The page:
Okay, it's now day two of Omics! Omics!'s attempt to contribute to the Just Science Week of Science blog effort; some sort of feed mischief prevented yesterday's original post on cancer cellular ecology & reserve post on re-energizing E.coli from showing up there. Here's a new attempt to get through.
One of the actor's I introduced in the ocancer cellular ecology post is cancer stroma. This is essentially scar tissue built up of fibroblasts which have been recruited to the tumor site. Is this simply a benign bodily response? A border wall being erected by one side to exclude the other? Well, there is evidence that tumor stroma is far from a passive player, but rather an active ally of the tumor.
First though, we need to review some biochemistry. The metabolism of sugar to energy in our cells requires a complex pathway of events. The system can be divided into three basic subsystems: glycolysis, the citric acid (or Krebs) cycle, and the respiratory electron transport chain. The handoff from glycolysis to the citric acid cycle is the molecule pyruvate. However, this three stage system requires oxygen; in the absence of oxygen energy production halts at glycolysis. Which means the cell needs to deal with all that pyruvate, or the system stalls.
The first biotechnologists discovered that yeast has a very interesting solution to this problem: it converts the pyruvate to ethanol. But in animals, the endpoint is instead lactic acid. It is lactic acid buildup that gives you a burning sensation from tired muscles. Obtaining energy solely from glycolysis is far less effective than going the whole scheme (about 6X if I remember correctly), so animals tend to reserve it for special occasions -- such as quick bursts of muscle activity or other occasions when oxygen can't get to the cells fast enough. As my freshman bio prof pointed out, this leads to the white meat vs. dark meat dichotomy of chickens: chickens walk all the time, so the legs operate in the aerobic regime, whereas the wings are for short flights and operate anerobically. The oxygen storage protein myoglobin contains oxygen & gives the dark meat its characteristic color.
A German doctor named Otto Warburg made an interesting observation in the 1920's that tumors routinely rely on glycolysis for their energy production. This Warburg effect, for which he was awarded the Nobel prize, has stood the test of time, though its cause is still debated. Why would tumors choose to rely on an inefficient pathway for energy production? While tumors are often hypoxic, the Warburg effect is not dependent on hypoxia. One interesting possibility was published last year (and may not yet be free): the tumor suppressor protein p53 may be a key regulator of the glycolysis vs. respiration switch. p53 is inactivated through mutation or protein destabilization in many, many tumors, and switching to respiration may be the price to be paid for getting rid of the local cop.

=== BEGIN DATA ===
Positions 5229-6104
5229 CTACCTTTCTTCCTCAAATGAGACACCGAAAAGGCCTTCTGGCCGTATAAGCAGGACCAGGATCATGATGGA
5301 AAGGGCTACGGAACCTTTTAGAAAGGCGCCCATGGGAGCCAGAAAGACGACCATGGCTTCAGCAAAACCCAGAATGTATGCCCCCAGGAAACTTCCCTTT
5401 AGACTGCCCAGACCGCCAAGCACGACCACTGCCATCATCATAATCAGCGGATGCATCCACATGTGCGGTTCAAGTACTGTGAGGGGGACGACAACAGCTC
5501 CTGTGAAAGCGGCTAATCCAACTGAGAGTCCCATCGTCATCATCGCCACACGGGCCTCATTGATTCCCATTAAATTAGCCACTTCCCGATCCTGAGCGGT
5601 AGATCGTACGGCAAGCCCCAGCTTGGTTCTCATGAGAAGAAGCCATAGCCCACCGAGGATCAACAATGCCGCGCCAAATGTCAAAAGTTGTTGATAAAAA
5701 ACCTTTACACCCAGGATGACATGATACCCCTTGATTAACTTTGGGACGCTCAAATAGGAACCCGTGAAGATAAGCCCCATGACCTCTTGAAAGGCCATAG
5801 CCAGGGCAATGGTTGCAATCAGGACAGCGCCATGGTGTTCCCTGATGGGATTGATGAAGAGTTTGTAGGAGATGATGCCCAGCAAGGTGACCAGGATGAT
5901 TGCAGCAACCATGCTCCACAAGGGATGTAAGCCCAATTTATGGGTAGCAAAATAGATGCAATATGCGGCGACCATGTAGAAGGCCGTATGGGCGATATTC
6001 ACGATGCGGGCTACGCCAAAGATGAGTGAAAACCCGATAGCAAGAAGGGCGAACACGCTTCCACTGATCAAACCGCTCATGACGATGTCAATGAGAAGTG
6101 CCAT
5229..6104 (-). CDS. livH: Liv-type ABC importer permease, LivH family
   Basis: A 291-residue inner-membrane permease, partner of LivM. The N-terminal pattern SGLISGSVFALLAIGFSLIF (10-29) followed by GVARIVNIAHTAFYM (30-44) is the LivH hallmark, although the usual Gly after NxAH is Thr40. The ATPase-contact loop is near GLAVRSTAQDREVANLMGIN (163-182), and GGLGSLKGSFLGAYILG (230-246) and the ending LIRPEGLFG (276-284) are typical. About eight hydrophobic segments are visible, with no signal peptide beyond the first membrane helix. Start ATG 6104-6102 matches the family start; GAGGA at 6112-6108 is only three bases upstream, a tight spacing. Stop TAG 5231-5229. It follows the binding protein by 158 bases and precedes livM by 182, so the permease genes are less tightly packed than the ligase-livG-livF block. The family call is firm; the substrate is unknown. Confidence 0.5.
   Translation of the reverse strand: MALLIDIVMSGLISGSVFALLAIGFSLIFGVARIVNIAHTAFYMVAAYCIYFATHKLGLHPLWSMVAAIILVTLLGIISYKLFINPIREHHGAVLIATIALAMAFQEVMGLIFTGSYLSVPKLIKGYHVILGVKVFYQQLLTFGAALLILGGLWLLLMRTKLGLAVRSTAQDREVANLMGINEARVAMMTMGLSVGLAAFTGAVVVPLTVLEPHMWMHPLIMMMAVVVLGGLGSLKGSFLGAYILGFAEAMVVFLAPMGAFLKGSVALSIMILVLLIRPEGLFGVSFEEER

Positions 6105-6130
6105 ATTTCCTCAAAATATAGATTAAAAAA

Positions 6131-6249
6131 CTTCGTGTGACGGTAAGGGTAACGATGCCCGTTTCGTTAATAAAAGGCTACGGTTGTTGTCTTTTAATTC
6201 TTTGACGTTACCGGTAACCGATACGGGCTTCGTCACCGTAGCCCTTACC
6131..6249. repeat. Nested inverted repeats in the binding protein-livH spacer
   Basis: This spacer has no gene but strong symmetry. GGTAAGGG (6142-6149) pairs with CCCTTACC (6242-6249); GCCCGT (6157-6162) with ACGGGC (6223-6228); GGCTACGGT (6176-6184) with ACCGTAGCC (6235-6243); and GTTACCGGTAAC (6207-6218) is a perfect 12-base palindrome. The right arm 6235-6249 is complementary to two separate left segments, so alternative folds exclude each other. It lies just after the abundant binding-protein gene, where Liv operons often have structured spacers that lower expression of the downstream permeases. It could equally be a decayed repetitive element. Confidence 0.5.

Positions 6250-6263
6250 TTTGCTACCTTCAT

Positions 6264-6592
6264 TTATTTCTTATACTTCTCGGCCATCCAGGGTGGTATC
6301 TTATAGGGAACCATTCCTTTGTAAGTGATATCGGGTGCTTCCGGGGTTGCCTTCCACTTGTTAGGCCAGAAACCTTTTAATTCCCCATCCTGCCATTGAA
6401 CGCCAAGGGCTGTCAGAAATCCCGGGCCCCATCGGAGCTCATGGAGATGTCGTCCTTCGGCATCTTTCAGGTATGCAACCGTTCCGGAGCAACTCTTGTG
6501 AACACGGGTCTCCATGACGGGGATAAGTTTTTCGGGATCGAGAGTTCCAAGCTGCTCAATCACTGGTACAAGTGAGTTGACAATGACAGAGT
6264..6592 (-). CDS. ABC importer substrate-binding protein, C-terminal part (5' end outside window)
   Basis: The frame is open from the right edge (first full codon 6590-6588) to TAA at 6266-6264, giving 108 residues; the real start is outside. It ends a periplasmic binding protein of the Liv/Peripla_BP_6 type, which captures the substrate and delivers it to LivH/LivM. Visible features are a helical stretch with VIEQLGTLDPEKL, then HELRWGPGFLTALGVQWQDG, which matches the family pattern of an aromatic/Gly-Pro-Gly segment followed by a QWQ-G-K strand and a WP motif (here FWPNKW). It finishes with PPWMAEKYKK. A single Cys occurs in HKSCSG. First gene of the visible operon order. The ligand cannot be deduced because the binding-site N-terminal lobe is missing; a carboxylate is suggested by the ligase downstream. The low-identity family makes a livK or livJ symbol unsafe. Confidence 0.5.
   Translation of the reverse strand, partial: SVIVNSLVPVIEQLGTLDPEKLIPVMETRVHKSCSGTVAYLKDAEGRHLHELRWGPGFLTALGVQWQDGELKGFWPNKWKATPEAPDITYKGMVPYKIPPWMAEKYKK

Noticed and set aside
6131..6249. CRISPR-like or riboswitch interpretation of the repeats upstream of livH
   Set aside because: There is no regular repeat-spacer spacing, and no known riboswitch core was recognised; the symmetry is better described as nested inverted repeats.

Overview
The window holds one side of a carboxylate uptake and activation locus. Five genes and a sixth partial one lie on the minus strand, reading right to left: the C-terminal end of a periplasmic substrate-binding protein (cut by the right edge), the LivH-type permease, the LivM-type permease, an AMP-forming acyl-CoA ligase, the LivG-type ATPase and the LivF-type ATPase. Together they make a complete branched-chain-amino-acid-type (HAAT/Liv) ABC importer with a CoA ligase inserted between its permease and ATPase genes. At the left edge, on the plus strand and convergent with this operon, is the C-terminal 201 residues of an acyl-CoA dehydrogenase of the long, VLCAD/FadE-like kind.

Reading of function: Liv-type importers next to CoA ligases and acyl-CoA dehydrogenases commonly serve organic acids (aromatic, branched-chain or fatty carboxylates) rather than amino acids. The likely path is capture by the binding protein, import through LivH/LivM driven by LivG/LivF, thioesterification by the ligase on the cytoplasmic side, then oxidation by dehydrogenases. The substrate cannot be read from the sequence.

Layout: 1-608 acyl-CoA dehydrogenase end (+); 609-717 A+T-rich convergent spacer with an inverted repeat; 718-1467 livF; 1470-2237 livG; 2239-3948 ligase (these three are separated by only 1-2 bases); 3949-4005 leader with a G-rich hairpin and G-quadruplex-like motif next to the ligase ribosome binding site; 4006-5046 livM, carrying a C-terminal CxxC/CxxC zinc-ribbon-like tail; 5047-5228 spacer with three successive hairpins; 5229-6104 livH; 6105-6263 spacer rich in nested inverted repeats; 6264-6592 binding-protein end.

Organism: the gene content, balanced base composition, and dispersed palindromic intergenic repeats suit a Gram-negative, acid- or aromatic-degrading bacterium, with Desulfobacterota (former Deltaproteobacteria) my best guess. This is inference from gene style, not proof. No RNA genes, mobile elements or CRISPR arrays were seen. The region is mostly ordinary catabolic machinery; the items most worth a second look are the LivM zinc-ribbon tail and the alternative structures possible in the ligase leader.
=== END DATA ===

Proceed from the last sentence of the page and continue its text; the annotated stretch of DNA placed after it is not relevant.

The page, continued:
A paper from a year ago (free!) laid out a fascinating story using immunohistochemistry (IHC). This is a technique which uses antibodies as stains for specific proteins on slices of tissue. With IHC, you see the cellular architecture in high resolution, overlaid with the distribution of one protein. Run a bunch of antibodies on closely related samples (such as successive slices from the same biopsy), and you can build up a picture of how multiple proteins are distributed. What this study reveals is a vicious symbiosis between tumor and stroma.
What the paper shows (the key figure summarizes things neatly) is a splitting of the conventional three-step pathway between tumor and stroma. The tumor expresses a key set of genes to optimize glycolysis. This starts with a glucose transporter (GLUT1) to bring the sugar in and upregulation of an enzyme to convert pyruvate to lactate (LDH5) and a transporter capable of exporting the lactate from the cell (MCT1). A key enzyme for funneling pyruvate (PDH1) into the citric acid cycle is shut off, with a key negative regulator of PDH1 (PDK1) upregulated.
The tumor stroma cells have a complementary set of regulations. Their glucose transport system is essentially shut down, but they instead upregulate a protein to import lactate (MCT1 again; it works both ways), another to convert lactate back into pyruvate (LDH5) and again upregulate the PDH1 gateway to the citric acid cycle. The stroma cells are also turning up their carbonic anhydrase genes, which reduce the acidity generated by the tumor cells' glycolysis.
These changes are not observed in normal fibroblasts, nor are most of them present in the normal endothelial cells in the tumor's vicinity (GLUT1 is upregulated in the tumor-associated blood vessel endothelial cells). Clearly what is happening is a division of metabolic labor between tumor and stroma. The stroma is not a passive bystander, but an active quisling.
[forgot to tag this; updating]